In the Weekend Update segment of the show, the actress explained that the clown costume needs to make the topic a little more palatable to audiences. It was presented in light of a controversial Texas law currently being debated in the United States Supreme Court.
Speaking as the character of Goober the Clown, Strong told the story of a woman seeking an abortion on the eve of her 23rd birthday.
“I wish I didn’t have to do that, because the abortion I had at 23 is my personal clown affair,” Strong said during his part of the segment.
CNN has contacted NBC to confirm if the performance was indicative of Strong’s personal experience and has not received a response.
Many media commentators praised Strong’s discussion, but those who oppose the right to abortion have also spoken online to call her flippant about a serious issue.
There may have been a patient, lying in bed at home, recovering from his procedure after a long day of screaming protest and waiting at a clinic, who turned on the show to relax, a she declared.
Strong’s appearance may have drawn a curtain to show that the experience they had is shared by many, despite the secrecy and silence surrounding it, Bracey Sherman said – and that was only ‘a beginning of a conversation.
When it comes to abortion, a lot of people “don’t even know how to tell other clowns about it,” and a lot of information is not being passed on, Strong said on Saturday.
She cited a statistic that 1 in 3 women will have an abortion in her lifetime. Current data shows it’s actually one in four women of childbearing age in the United States, but she was right in her post, said Lauren Cross, a spokesperson for the Guttmacher Institute, an advocacy organization. reproductive health research that supports the right to abortion.
“Cecily Strong’s main point is correct: abortion is a widely shared and common experience, certainly since (the United States Supreme Court decision Roe v. Wade made abortions legal in all 50 states in 1973) , and also before that. People of all ages, races and religions have abortions, “Cross said by email.
When Strong said she wouldn’t be the “clown” she is today without access to abortion, Cross said the “SNL” star portrayed a situation many patients find themselves in. .
The right to access abortion can be legally protected by Roe v. Wade, but since then states have enacted more than 1,300 abortion restrictions, Cross said.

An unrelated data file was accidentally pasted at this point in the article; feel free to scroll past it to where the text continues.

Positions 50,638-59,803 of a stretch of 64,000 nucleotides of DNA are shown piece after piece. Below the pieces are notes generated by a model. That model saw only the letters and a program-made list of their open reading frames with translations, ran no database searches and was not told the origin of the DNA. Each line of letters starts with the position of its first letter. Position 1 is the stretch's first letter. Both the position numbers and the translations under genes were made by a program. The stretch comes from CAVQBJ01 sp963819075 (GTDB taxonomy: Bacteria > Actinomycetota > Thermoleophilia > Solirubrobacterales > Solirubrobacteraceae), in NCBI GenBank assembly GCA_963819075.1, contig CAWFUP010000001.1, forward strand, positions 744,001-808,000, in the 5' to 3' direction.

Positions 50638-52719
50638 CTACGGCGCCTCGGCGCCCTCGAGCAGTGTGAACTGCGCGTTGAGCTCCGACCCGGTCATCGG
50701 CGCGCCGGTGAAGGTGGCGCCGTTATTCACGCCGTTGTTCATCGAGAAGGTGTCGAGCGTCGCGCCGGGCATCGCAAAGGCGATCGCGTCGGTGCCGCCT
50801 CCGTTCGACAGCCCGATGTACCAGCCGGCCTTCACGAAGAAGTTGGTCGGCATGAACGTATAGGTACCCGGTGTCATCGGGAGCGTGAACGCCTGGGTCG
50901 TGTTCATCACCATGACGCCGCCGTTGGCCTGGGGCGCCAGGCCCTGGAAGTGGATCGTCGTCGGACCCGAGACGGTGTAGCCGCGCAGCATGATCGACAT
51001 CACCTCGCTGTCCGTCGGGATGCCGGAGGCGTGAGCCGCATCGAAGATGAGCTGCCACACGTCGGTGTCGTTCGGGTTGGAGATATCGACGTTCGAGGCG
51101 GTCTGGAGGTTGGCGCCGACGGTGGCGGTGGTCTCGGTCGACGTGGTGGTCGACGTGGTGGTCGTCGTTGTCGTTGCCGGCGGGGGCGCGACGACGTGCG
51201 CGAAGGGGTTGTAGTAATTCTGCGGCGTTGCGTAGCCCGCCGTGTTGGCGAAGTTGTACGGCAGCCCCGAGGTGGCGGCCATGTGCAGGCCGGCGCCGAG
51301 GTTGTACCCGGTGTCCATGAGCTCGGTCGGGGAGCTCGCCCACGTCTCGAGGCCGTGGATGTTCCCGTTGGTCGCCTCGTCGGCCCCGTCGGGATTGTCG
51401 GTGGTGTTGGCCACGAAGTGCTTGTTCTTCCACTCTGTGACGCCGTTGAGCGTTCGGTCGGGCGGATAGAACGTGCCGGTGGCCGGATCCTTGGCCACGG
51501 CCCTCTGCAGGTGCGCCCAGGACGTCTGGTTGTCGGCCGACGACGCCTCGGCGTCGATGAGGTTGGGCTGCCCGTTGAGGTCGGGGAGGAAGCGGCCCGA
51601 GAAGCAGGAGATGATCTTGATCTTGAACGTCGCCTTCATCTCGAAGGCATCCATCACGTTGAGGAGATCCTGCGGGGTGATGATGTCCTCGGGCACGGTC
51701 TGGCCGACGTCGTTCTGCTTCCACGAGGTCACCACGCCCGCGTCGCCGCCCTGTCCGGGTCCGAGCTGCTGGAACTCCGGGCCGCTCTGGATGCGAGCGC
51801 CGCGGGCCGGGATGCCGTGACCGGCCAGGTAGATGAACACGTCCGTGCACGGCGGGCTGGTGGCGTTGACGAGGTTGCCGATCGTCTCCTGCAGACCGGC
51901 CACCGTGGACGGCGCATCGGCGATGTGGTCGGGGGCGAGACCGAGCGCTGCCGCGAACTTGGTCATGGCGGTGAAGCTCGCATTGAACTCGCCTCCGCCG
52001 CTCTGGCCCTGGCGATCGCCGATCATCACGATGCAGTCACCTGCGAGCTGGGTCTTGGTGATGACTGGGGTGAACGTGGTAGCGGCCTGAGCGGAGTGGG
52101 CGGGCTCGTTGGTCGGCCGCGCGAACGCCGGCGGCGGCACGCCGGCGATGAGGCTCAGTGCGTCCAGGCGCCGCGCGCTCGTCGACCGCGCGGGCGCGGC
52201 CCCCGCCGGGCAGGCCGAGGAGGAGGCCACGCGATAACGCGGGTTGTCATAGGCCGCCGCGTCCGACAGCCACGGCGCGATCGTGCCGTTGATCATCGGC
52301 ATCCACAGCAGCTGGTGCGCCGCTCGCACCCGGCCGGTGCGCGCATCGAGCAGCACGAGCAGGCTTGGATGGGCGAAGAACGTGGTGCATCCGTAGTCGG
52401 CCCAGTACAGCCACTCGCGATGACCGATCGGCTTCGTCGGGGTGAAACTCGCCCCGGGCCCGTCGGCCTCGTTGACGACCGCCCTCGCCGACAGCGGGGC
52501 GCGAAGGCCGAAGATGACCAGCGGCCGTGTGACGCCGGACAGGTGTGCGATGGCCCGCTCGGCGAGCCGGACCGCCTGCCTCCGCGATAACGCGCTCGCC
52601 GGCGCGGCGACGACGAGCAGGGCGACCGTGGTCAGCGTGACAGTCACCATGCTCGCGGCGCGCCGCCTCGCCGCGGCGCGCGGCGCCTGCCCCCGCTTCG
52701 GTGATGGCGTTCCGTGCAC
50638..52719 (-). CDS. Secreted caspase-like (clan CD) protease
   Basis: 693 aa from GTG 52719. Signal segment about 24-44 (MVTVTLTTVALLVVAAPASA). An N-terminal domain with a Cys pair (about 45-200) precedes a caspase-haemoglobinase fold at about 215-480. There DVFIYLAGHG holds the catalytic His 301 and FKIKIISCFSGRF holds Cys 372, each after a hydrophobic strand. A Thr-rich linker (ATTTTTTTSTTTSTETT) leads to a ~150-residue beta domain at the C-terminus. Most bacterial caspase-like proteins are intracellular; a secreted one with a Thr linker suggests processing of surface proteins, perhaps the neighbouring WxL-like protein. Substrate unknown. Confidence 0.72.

In his appearance, Strong referred to a guestbook in a waiting room of an abortion clinic, where patients could leave their stories to help future patients feel less alone.
She also described a comment in the health care provider’s office that reassured her “you are not a horrible person and your life is not over now”.
“I think the way the anti-abortion movement is winning makes us think that we are alone and that no one cares about people having abortions that we are these random abstract ideas instead of people,” Bracey Sherman said. “Everyone loves someone who has an abortion.”
What Strong described – the experience of hearing other stories and feeling supported – is not the case for all patients, said Dr Meera Shah, chief medical officer of Planned Parenthood Hudson Peconic.
Shah works primarily in New York City, but once a month she travels to Indiana to offer abortions to less accessible communities. In New York, she says her patients can have an abortion the same day they ask for one.
The story is different in Indiana, where Shah said she had to administer an ultrasound, give the patient a copy of the photo, read a script saying life begins at conception, and have her patients come back for 18 more hours. late for the procedure.
If the abortion wasn’t in response to something traumatic, Strong said many would call it “fair.” Many advocates have pointed out that the stigma surrounding it can be shameful and detrimental to women.
“The vast majority of patients have expressed relief,” Shah said. “Some people never want to be parents and it is not part of their life plan, some people already have the children they want to have and for some people it is just not the right time.
“Not all abortions are the result of incest, rape and trauma,” she said.
In the case described by Strong, it took a joke from a medical professional at an abortion appointment to communicate “you are not a horrible person and your life is not over now” .
While many politicians continue debates about abortion, many people still seek them out – and resources are available to help them care for them the way they do, advocates said.
“It’s going to happen, so it should be safe, legal and accessible,” Strong said.
“These are resources people can turn to if they feel the need to share their story or tell someone about their experience and if they feel like they are a bit alone in this experience.” , she said.
“No abortion experience is the same,” said Bracey Sherman. “Everyone deserves to share their abortion story in whatever way suits them best.”